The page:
“In my experience, it’s a very low percentage of visitors asking questions [about the state of the reef] before their trip.”

Mr Coulthard said the company does take guests to reef areas where coral bleaching is visible, as guests are often more curious than deterred by it, and these experiences may actually be transformational.



Snorkel guide showing corals during an educational GBR tour | Image: Quicksilver

“When you have bleached coral it’s an initiator of a lot of discussion [with guests], based on not only what a coral is, but also why it’s lost its colour, the health of the reef and stressors from nearby land-based and ocean-based influences, and global climate change,” he said.

“This process of tourists seeing bleached coral on the reef is very, very powerful in changing attitudes and potentially giving them a chance to contribute to the solution.

“So, the bleaching really doesn’t affect where we go, but it really does have an influence on how we deliver messages to our guests.

“I think [by educating guests] we have great opportunity here to do good, especially when you consider the GBR has millions of tourists visiting every year.”

Reef Restoration

Reef Restoration Foundation CEO Ryan Donnelly said that both tourism and volunteers have played a vital role in supporting the restoration of the reef.

Coral reef bleaching and mortality at Fitzroy Island, after impacts of heat stress and cyclone Jasper  | Image: Cameron Bee, Reef Restoration Foundation

“Tourism is a great asset for the reef because they undertake a lot of monitoring and surveying. The Reef Authority even calls them the ‘eyes on the reef’,” Mr Donnelly said.

“Moreover, [our organisation] gets good work done with many reef restoration volunteers. Some partly assist just to be able to dive the reefs (for free), but they’re also very community-minded people, eager to contribute.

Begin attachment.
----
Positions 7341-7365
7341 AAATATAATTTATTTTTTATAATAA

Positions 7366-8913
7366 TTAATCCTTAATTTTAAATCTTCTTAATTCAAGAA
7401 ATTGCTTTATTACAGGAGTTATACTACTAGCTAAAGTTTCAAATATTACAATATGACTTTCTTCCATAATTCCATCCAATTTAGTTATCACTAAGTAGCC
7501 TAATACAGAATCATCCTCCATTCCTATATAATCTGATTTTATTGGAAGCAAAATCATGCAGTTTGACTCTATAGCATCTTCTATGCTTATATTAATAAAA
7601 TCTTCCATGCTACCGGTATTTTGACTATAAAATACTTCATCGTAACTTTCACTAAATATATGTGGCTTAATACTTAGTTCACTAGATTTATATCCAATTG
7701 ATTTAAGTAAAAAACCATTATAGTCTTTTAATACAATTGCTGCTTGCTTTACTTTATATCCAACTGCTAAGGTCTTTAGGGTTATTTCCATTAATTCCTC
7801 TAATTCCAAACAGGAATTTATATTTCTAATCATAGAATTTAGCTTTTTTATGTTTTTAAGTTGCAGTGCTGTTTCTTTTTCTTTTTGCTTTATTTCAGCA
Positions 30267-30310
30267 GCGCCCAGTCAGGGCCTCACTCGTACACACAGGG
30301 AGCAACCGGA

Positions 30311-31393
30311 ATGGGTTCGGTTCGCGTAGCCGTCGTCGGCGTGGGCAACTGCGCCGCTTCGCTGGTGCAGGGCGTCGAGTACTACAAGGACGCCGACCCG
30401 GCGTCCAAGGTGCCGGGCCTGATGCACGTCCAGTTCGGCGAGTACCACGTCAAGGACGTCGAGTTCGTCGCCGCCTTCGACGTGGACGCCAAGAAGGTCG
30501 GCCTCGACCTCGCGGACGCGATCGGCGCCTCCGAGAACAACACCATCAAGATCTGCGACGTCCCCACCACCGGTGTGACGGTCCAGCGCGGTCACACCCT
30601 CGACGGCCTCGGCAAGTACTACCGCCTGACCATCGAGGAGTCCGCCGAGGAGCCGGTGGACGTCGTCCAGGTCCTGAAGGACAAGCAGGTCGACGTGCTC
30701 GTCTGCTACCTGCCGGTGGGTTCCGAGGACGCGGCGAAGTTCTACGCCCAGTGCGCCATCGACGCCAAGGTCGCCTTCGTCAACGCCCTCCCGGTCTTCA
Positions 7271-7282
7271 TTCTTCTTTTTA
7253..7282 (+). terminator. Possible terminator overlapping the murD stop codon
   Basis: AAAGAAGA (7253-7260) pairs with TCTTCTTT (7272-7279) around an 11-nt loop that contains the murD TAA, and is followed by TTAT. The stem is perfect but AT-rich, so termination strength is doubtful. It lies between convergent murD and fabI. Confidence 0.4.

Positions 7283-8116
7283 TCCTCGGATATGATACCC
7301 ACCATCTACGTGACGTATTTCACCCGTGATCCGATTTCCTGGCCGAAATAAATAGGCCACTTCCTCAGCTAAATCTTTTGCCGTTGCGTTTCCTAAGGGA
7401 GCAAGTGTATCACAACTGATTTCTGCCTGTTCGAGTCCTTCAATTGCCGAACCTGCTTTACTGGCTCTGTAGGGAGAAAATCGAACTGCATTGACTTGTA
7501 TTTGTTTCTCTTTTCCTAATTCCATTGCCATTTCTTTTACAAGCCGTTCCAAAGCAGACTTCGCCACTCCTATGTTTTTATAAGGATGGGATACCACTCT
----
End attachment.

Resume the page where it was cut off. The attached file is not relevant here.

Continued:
“We’re oversubscribed and closed registrations months ago, but we still receive daily volunteer requests from all around the world.

“This huge demand shows that the reef hasn’t lost its appeal, and a global community is seeking to optimistically [help the reef] during challenging times.”

Coral (Acropora sp.) growing in nursery for restoration | Image: Cameron Bee, Reef Restoration Foundation

Mr Donnelly said GBR tourist experiences are usually still very positive, with visitors starting from a different baseline of expectations.

“People sometimes get in the water thinking that it’s ‘last chance tourism’, because of how [the GBR] portrayed in the media. But the reality is more nuanced. When they get out, they often say it’s one of the best things they have ever done in their life.

“Maybe the day will come when it’s genuinely last chance tourism at the GBR, but right now we’re far from it.”

Biased Reporting & Recovery

Reminding us that warming oceans and coral bleaching are global issues, Mr Coulthard has warned against negative and alarmist media reporting, which he believes stems from the reef being the world’s most famous and well-documented reef system.

“If you get a little bit of bleaching on the reef, the entire 2700km length of the reef is [reported as] dead – very different than for reefs elsewhere, that often go unnoticed,” he said.

“Considering all stressors, the reef actually is considerably healthy – a lot better than what most people imagine it to be.

“Remember that the reef also recovers.  I surveyed a location just yesterday, and the corals that were bleached six weeks ago have fully recovered.

“Bleaching events are a concern, but I think if any reef has a chance of surviving because it’s so vast, biodiverse, and resilient.”

Ms Quinlan believes that more should be done to improve the reef’s situation.

“I’m sure lots of my peers have dove or snorkelled the reef in their lifetime, either with family or university friends – I know lots of my friends have,” she said.

“That’s not going to be an option if this continues, … it’s going to be all covered in algae with no fish.

“I think Australia could do better to be honest. As such an educated country with so many resources, there’s so much opportunity to protect it.”